Grigori Perelman on Facebook and in a Talk-Show on Russian TV: Yet another “slumdog millionaire” ?

There is a nice Internet site on Facebook about Grisha Perelman:


which claims to have 799 fans. Wonderful !

There is a guy who started there a discussion on Grisha:


Is Grisha yet another “slumdog millionaire” ?

I do not think so.

Moreover, on 30.04.2010 at 20:00 (Moscow time), the first channel of the Russian TV has aired an issue of a highly popular and esteemed talk-show “Pust’ govoryat” (“Let them speak out”) which was devoted to a discussion about Grisha Perelman (who can understand Russian might wish to read the annotation and the viewers’ responses, as well as directly watch the pertinent flash-video).

The main topic of the whole show was to try to get nearer to answering the poser, why Grisha has turned down all the prizes ever awarded to him. The first attempt was undertaken by inviting Grisha’s former school teacher, a nice old lady, who is allegedly the only person from the outside world whom marooned Grisha is still keeping phone contact with. The TV moderator has asked her about her opinion on Grisha’s early childhood. The teacher has characterized her former pupil as a very calm, equilibrated but still nonetheless friendly, although somewhat lonely, boy, who as a rule wasn’t taking part in the usual spare time activities of other children, because he was mostly absorbed by his studies. He was always a very good pupil, for his answers to  teachers’ questions were every time very short, but thoughtful and correct. Still, he was distinguished for his inattention to his appearance: the buttons on his shirt were frequently put into incorrect slits, the bootlaces on his shoes were untied now and again. Several times she visited Grisha’s home to speak to his parents and there she noticed a very frugal furniture (I must comment here that during the USSR time the living standards of the most Soviet citizens were extremely frugal as compared to those in the Western countries).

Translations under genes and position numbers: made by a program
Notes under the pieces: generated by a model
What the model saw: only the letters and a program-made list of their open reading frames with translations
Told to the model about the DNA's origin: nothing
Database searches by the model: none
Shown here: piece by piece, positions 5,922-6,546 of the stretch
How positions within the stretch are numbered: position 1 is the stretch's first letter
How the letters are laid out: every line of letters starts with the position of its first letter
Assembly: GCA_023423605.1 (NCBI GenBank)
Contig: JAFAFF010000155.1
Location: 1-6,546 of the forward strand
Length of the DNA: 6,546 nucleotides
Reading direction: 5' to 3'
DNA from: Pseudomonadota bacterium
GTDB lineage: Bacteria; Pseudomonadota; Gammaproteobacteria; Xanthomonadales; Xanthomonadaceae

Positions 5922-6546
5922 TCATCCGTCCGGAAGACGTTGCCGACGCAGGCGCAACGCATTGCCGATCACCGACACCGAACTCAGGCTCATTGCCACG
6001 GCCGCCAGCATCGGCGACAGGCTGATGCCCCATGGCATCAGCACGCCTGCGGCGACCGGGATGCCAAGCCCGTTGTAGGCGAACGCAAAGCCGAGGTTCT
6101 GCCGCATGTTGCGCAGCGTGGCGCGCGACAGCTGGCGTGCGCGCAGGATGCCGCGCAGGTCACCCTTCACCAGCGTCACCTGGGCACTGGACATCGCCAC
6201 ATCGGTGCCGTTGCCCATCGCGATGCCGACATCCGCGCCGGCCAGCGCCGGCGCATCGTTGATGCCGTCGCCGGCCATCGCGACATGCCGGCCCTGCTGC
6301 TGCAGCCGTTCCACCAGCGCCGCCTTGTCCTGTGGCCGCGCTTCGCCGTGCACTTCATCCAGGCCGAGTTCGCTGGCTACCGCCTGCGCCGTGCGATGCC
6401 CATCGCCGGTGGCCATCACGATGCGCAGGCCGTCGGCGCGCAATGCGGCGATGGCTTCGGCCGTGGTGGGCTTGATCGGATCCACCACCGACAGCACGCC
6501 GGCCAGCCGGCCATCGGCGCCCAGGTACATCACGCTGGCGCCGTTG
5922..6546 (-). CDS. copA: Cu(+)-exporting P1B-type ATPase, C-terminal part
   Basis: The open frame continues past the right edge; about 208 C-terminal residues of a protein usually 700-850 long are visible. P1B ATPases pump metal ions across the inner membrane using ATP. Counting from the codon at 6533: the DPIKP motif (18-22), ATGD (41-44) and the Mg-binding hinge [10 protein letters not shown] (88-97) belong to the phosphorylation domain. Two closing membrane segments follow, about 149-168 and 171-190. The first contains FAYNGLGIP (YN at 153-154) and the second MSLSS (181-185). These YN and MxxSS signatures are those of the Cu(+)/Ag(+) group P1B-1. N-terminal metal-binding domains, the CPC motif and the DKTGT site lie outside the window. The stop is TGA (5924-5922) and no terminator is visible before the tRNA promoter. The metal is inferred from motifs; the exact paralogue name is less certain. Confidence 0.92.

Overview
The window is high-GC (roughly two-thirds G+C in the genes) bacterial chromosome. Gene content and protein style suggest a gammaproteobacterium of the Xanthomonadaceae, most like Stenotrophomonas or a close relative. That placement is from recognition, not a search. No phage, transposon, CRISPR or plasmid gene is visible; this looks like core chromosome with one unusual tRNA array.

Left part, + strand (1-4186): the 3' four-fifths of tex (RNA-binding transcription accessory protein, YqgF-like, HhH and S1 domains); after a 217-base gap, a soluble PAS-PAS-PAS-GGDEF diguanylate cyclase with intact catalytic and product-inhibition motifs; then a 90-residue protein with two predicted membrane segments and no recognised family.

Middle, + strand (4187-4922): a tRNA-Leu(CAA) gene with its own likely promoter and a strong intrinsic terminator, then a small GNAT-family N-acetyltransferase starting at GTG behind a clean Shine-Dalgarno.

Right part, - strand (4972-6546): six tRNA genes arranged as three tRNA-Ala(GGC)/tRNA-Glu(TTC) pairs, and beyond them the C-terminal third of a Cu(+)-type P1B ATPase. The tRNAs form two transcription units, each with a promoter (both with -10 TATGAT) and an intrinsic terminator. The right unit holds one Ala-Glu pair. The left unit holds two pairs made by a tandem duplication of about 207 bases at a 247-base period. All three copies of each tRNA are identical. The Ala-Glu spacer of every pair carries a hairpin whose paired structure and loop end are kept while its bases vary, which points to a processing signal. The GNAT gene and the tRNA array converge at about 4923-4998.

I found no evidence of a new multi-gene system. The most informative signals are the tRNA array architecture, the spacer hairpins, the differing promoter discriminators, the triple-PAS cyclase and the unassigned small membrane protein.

Then, the TV-moderator asked her about how she feels in view of the fact that one of her former pupils could become prominent. She answered that she and all of her colleagues at the former Grisha’s school are very proud of him. “But have you ever asked Grisha WHY he has turned down his prizes ?”, asked the TV moderator. The teacher told that Grisha should definitely have his solid grounds to do so, whereas she was in fact never interested in this question. “But if you are in phone contact to Grisha, why wouldn’t you call him up right now from this studio, whereas all others sitting here would keep silence for a while ?” – suggested the TV-moderator – and added with a slight whiff of mockery: “We have at last to learn whether Grisha Perelman is a true living person – and not a kind of ghost devised by journalists”. Restrained laughter in the studio hall …

The phone call did take place. Grisha has picked up the phone. Here is approximately the dialog which followed:

Teacher: “Hello, can you hear me, do you recognize me ?”
Grisha: “Sure, of course, nice to hear from you.”
Teacher: “Grisha, I am sorry but I am really overwhelmed by all these journalists who would like to know why you have refused to accept your prizes. May be you can tell me ?”
Grisha: “But I have already told all of them that I would not like to give any kind of interview.”
Teacher: “But you know, I am not journalist !”
Grisha: “I will not tell you as well.”
Teacher: “It is OK, sure I will conform to the common rule. But, please, you’d definitely benefit a lot, if you’d try not to be so adversarial to the people surrounding you … Well, OK, tell me please, what are you doing right now ?”
Grisha: “Couldn’t you please call me any other time ? I have a feeling that our present conversation is being recorded somehow …”.
Teacher: “No problem, I will definitely call you again soon and possibly even come to see you. Is it OK ?”
Grisha: “That’s fine, thank you. Bye.”
Teacher: “Yes, never mind, Grisha ! Bye !”

The frontal discussion started in connection with this. The TV-moderator has pointed out Grisha’s “ingenious intuition”, which hasn’t been approved by the teacher. She told: “He knew in advance that I am on my trip in Moscow due to the talk show, so there is nothing mysterious at all”.

The main highlights of this discussion were:

1. The professional conclusion of the physician that Grisha was acting all the time now as an absolutely adequate person without any shadow of psychic disorder.

2. One of the journalists had tried to interrupt the physician, shouting out something like as follows: “Shut up, your Perelman is typical psycho ! Who else upon Earth, tell me, will refuse to accept such a sum of money ? And if he is so noble-minded, then he must immediately take this money and share it with all those who is in need in our country !”

3. The above negative outbreak was in fact the only one during the 45 minutes of the talk show. All other speakers – and not only scientific research workers present in the studio – have this or that way shown Grisha their deepest respect, as well as their greatest appreciation of his decision.

4. A very emotional report of a young journalist who was sent to try to interview Grisha. She told that her task was absolutely unrewarding, and also Grisha was laughing with her at phone and from behind his door all the time. She conjectured that Grisha acted as a kind of young mischievous schoolboy, but in no way as a ripe man in his forties. “Well, possibly that dating with Grisha could be your true chance – you are not married yet, as far as I know !”, the TV moderator concluded her report.